The Sales Tip From 84-yr Study Into Happiness

Dr Robert Waldinger is the current custodian of the world's longest-running study into what makes us happy.

As director of the Harvard Study of Adult Development, which has been running for 84 years, the professor of psychiatry at Harvard medical school and a practising psychiatrist has coined a snappy way to crack the code to happiness;

“being engaged in activities I care about with people I care about".

There's a slew of useful other supplementary findings too.

The desire to have trust. Generosity and opportunities to be generous. The financial threshold [in their 2010 study; household income of $75k] beyond which happiness does not markedly rise any higher.

There's also this fascinating nod to theory from one broadsheet profiler;

Waldinger subscribes to the theory that happiness falls into two categories.
Hedonic wellbeing can be summed up as “am I having a good time right now?”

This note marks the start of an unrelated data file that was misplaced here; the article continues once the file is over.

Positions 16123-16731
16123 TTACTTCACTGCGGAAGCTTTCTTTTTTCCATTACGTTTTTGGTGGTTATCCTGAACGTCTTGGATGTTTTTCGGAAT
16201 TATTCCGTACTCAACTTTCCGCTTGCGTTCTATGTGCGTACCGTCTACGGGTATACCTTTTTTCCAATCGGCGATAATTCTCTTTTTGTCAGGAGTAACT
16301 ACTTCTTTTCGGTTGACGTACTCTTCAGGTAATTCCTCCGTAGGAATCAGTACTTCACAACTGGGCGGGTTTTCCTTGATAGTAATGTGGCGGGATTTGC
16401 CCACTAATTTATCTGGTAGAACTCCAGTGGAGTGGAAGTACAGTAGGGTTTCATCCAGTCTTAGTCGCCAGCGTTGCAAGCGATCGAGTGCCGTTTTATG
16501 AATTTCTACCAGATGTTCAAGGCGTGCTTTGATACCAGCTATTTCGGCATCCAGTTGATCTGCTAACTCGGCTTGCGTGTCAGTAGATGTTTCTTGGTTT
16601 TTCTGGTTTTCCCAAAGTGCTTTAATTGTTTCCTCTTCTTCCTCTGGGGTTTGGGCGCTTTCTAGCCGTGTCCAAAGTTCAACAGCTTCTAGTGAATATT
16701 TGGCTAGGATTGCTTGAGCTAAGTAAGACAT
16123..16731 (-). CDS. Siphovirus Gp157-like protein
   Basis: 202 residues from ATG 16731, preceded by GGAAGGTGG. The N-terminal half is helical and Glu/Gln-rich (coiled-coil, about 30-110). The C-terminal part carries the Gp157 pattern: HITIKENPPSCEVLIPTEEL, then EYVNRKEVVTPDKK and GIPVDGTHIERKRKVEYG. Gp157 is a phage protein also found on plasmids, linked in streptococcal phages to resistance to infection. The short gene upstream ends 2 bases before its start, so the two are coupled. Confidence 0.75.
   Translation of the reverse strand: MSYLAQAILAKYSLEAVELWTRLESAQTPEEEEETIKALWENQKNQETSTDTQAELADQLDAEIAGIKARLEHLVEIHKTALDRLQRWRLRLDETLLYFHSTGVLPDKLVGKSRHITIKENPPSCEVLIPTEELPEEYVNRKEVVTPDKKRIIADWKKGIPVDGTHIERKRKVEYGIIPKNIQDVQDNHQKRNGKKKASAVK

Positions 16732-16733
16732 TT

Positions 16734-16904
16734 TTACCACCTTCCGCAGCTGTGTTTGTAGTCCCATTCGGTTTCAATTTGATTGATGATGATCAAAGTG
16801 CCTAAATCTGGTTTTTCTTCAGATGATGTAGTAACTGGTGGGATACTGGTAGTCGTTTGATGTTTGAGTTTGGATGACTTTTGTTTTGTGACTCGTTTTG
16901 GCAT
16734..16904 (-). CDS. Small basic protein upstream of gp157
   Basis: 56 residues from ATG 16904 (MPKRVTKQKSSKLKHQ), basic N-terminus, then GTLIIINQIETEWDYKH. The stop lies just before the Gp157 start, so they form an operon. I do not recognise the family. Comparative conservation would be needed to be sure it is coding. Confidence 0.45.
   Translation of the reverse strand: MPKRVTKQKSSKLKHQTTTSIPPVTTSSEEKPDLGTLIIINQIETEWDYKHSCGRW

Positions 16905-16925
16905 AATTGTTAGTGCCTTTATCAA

Then there is the Aristotelian idea of eudaimonic wellbeing: “That sense of life being meaningful and basically good.”

It struck me that this opens the opportunity for an extra lens when assessing our deal strength. One predicated on the degree in which we are contributing to our buyer's happiness.

Are prospects gaining joyful satisfaction through, with and by us? Aligned to true win-win?

Does trust bind us? Is generosity flowing both ways?

Is the planning and project we can let fly one they deeply care about? Do they care about us?

If the answer is 'yes', then surely we're on to a winning deal all-round.

If it's anything other than 'yes' though, (how) can we turn it to a 'yes'? Because if we can't, then this business is unlikely to come home and so qualifying out robustly looms.

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